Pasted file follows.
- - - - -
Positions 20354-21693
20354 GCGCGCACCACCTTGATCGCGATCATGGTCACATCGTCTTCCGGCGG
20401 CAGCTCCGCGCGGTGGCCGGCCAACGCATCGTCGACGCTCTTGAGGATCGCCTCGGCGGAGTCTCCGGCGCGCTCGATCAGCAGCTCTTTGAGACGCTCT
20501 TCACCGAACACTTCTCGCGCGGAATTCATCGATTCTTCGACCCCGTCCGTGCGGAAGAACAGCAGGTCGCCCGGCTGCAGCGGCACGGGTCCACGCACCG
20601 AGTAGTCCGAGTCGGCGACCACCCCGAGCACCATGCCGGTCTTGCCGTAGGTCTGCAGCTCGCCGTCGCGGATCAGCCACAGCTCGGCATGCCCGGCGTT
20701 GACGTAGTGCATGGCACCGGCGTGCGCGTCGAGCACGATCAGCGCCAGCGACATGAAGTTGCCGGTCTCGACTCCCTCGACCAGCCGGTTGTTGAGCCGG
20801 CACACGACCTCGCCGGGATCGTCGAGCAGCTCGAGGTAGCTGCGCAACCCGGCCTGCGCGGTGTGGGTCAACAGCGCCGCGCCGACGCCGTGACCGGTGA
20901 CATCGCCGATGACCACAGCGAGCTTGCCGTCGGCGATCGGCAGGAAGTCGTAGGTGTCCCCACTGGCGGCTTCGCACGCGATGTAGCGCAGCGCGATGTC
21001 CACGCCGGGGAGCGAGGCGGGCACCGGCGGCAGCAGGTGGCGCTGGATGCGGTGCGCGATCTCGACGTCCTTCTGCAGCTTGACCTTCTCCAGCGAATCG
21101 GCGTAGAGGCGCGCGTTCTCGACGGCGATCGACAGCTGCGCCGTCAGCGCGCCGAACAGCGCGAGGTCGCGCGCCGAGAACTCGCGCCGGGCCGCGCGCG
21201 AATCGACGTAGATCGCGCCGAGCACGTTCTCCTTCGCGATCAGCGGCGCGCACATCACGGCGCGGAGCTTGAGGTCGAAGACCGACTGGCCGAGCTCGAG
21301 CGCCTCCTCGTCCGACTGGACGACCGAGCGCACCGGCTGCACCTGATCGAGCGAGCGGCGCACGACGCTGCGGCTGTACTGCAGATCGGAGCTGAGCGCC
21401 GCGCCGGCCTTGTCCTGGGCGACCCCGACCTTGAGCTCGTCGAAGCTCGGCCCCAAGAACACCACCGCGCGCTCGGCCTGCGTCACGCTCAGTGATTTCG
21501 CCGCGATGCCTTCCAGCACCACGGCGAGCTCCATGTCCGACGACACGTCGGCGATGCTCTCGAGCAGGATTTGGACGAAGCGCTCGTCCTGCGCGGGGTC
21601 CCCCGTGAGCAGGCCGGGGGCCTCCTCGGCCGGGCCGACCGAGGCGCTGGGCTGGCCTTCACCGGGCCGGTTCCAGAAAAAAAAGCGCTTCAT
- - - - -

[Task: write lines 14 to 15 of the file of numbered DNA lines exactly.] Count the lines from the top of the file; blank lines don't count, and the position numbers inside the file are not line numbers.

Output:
21501 CCGCGATGCCTTCCAGCACCACGGCGAGCTCCATGTCCGACGACACGTCGGCGATGCTCTCGAGCAGGATTTGGACGAAGCGCTCGTCCTGCGCGGGGTC
21601 CCCCGTGAGCAGGCCGGGGGCCTCCTCGGCCGGGCCGACCGAGGCGCTGGGCTGGCCTTCACCGGGCCGGTTCCAGAAAAAAAAGCGCTTCAT